The Spanish City, now demolished except for its (restored) famous dome over the Empress Ballroom, was a permanent fairground near the promenade at Whitley Bay. It was made even more famous by Mark Knopfler when he wrote the Dire Straits 1980 song 'Tunnel of Love'. The song is set partly in the Spanish City:
Girl it looks so pretty to me
Like it always did
Like The Spanish City to me
When we were kids.
Whitley Bay is also mentioned in the song:
From Cullercoats and Whitley Bay
Out to rockaway
Here is a lovely glimpse of the Spanish City in its heyday.
Listen to Tunnel of Love on Spotify.
Another local destination, for day trips and Sunday School trips, was Saltwell Park in Gateshead. As well as the play areas and boating lake there was a museum with Victorian-style shop fronts, Victorian paraphernalia and an aviary. At the centre of the park was (and is) Saltwell Towers, the former home of Victorian industrialist William Wailes who once owned the estate.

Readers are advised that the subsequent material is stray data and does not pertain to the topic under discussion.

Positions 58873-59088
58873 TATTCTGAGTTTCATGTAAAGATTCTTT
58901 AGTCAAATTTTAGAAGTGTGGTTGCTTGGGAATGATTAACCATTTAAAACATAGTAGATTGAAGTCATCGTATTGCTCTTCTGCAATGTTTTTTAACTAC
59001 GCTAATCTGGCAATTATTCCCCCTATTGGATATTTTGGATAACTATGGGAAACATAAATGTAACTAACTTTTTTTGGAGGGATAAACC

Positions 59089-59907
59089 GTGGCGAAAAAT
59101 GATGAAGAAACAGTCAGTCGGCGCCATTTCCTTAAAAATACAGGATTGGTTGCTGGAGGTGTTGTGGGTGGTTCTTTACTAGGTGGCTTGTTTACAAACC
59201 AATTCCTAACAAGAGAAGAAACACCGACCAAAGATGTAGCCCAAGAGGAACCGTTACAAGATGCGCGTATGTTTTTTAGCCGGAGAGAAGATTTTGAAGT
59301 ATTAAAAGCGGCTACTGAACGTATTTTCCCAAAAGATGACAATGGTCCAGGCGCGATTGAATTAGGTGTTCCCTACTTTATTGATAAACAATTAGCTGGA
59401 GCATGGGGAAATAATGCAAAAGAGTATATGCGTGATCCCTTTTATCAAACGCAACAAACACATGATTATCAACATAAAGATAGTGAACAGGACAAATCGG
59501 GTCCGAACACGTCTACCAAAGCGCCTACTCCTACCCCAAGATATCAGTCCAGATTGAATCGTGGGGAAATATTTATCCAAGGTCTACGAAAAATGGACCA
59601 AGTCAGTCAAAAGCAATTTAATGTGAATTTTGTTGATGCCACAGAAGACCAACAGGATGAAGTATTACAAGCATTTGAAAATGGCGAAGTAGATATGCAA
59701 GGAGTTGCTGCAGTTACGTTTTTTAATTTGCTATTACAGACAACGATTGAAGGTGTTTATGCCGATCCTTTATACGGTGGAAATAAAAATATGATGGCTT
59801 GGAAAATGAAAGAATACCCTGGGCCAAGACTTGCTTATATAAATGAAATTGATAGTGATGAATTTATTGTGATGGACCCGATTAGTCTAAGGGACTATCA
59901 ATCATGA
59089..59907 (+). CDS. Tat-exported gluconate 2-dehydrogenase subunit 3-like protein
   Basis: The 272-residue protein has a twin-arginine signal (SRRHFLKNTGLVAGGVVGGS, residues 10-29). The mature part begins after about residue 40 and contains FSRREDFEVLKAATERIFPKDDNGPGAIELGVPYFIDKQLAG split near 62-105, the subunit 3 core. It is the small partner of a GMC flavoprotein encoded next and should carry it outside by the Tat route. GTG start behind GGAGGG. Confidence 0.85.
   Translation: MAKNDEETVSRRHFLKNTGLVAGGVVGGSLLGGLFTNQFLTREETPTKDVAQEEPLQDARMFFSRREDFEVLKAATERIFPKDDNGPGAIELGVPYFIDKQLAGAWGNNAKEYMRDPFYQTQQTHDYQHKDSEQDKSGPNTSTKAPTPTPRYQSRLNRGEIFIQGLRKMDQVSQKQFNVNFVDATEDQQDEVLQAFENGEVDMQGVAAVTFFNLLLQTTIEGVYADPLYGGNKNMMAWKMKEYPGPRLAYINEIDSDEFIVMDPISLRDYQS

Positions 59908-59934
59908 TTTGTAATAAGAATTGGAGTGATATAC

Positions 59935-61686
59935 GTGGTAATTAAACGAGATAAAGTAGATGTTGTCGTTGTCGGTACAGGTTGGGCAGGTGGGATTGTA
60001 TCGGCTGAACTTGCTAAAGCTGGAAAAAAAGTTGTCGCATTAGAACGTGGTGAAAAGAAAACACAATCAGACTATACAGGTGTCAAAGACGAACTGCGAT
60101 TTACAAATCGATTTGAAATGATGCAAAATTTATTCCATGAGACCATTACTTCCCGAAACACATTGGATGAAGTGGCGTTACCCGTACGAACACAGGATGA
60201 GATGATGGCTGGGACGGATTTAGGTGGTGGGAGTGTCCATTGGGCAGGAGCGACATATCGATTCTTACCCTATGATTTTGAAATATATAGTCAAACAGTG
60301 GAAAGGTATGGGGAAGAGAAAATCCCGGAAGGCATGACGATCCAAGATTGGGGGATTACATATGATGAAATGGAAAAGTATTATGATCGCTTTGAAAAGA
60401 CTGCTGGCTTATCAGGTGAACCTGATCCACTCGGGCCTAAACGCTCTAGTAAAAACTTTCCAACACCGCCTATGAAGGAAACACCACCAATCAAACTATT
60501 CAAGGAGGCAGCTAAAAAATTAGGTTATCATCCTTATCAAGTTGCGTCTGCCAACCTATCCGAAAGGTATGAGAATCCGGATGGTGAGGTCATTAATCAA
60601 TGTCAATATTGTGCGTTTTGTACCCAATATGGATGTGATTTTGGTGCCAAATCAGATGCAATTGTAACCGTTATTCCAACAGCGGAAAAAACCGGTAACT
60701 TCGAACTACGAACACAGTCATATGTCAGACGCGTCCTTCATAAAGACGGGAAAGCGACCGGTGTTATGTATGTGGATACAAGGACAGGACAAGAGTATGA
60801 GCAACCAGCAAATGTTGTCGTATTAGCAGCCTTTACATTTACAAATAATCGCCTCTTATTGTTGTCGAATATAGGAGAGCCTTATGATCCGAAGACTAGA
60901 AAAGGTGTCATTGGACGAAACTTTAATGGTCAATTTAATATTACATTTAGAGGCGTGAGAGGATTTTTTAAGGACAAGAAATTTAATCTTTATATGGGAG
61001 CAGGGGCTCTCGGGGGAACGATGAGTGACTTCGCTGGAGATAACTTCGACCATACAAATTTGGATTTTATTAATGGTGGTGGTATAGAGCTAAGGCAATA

Although the passenger train the boys travel on to Newbiggin-by-Sea would be a new diesel engine at the time of the story, there were still plenty of steam trains carrying coal from Ellington, Lynemouth and Ashington to the power station at Cambois and other destinations.
Most of these machines were made for the railways by the British Automatic Company, who also made platform ticket dispensers. In those days, if you were visiting the station but did not intend to travel (train spotting for example, or even just seeing someone off) you had to purchase a platform ticket which normally cost 1d or 2d.